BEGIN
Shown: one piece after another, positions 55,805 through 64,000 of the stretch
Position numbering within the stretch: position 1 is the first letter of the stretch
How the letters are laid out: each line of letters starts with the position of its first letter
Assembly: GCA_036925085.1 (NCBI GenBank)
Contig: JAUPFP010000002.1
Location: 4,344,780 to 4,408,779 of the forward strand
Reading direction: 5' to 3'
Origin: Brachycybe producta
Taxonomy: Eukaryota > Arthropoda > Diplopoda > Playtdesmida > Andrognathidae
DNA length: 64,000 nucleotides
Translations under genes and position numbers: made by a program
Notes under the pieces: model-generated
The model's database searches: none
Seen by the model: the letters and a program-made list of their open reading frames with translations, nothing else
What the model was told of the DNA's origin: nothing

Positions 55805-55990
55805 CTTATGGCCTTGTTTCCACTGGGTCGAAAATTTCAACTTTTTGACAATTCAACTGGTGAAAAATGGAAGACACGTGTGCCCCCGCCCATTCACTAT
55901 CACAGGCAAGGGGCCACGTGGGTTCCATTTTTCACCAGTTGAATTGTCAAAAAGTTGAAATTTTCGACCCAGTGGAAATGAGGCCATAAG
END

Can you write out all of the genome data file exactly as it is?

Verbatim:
Shown: one piece after another, positions 55,805 through 64,000 of the stretch
Position numbering within the stretch: position 1 is the first letter of the stretch
How the letters are laid out: each line of letters starts with the position of its first letter
Assembly: GCA_036925085.1 (NCBI GenBank)
Contig: JAUPFP010000002.1
Location: 4,344,780 to 4,408,779 of the forward strand
Reading direction: 5' to 3'
Origin: Brachycybe producta
Taxonomy: Eukaryota > Arthropoda > Diplopoda > Playtdesmida > Andrognathidae
DNA length: 64,000 nucleotides
Translations under genes and position numbers: made by a program
Notes under the pieces: model-generated
The model's database searches: none
Seen by the model: the letters and a program-made list of their open reading frames with translations, nothing else
What the model was told of the DNA's origin: nothing

Positions 55805-55990
55805 CTTATGGCCTTGTTTCCACTGGGTCGAAAATTTCAACTTTTTGACAATTCAACTGGTGAAAAATGGAAGACACGTGTGCCCCCGCCCATTCACTAT
55901 CACAGGCAAGGGGCCACGTGGGTTCCATTTTTCACCAGTTGAATTGTCAAAAAGTTGAAATTTTCGACCCAGTGGAAATGAGGCCATAAG